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11.7.3a Letter from Minnie Umeda to Mrs. Wegella [sic]

Personal letter describes life thus far at the center; requests straw hats for her and her husband and that Mrs. Waegell check on her house. Umeda mentions a lack of activities and of greenery at the center, as well as noise in the barracks.
Umeda, Minnie
15500
Correspondence

Umeda, Minnie, Letter from Minnie Umeda to Mrs. Wegella, June 8, 1942. Letter. California State University, Sacramento, Department of Special Collections and University Archives, Japanese American Archival Collection. https://cdm16855.contentdm.oclc.org/digital/collection/p16855coll4/id/421/rec/7

During World War II, Minnie Umeda, a Japanese American woman, wrote this letter in which she describes how relocation and internment affected her life. Notice how she asks her neighbor to check on her house and garden in her absence. What do you think happened to the homes and businesses that Japanese Americans were forced to abandon? In addition to loss of income and property, people who faced internment had their lives and futures thrown into disarray. More than four decades after the war, the US government issued an apology and attempted to pay reparations to those interned — but imagine how the experience of being interned might affect someone’s future. If it was you, would you be more or less likely to support your government’s decisions? How does internment complicate our understanding of civil rights and equality?

During World War II, Minnie Umeda, a Japanese American woman, wrote this letter in which she describes how relocation and internment affected her life. Ask students to notice how Umeda asks her neighbor to check on her house and garden in her absence. Ask them to make inferences about what they think happened to the homes and businesses that Japanese Americans were forced to abandon. In addition to loss of income and property, people who faced internment had their lives and futures thrown into disarray. More than four decades after the war, the US government issued an apology and attempted to pay reparations to those interned — but ask students to imagine how the experience of being interned might affect someone’s future. Ask your students if they were in Umeda’s place, would they be more or less likely to support their government’s decisions in the future? They may also wish to wrestle with this question: How does internment complicate our understanding of civil rights and equality? Finally, ask why they think Umeda’s tone is cheerful and solicitous.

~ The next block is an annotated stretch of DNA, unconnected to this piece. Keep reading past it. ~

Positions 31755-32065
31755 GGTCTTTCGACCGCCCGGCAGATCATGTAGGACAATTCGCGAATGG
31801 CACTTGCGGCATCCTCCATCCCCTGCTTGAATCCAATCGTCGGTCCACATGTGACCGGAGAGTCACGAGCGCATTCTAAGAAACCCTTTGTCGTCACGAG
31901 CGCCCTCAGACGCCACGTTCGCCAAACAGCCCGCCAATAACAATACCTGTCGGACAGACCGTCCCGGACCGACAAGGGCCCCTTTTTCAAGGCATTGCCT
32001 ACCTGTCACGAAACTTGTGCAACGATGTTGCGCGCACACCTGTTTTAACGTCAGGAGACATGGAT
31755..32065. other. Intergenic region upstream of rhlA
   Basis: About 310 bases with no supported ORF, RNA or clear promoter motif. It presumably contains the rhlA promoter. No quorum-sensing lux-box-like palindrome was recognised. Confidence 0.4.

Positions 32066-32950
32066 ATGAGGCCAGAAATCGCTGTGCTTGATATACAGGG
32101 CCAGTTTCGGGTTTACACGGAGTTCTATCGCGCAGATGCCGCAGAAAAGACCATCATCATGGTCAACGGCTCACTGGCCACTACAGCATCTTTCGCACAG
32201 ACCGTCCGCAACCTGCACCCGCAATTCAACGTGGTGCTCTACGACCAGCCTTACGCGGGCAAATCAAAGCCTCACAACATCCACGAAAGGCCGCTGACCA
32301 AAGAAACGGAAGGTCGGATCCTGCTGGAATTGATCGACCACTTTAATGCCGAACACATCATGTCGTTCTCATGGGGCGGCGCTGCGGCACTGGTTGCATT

June 8, 1942
Dear Mrs. Wegella:
Here I am after a long delay. I really should have written sooner but have taken longer than I expected to settle down. I am writing to you from “Fresno Assembly Center.”
The life out here is pretty fair, at least, better than I expected. In camp we have no tree nor green grass around; so it is very hot here, beside that we have to be in a line waiting for a mess hall in the hot heat.
In camp there is no work to do just eat and sleep; but I lose [illegible, but looks like six] pound since I came here. I rock my baby morning until night because it is so noisy here. In our barrack, it cut in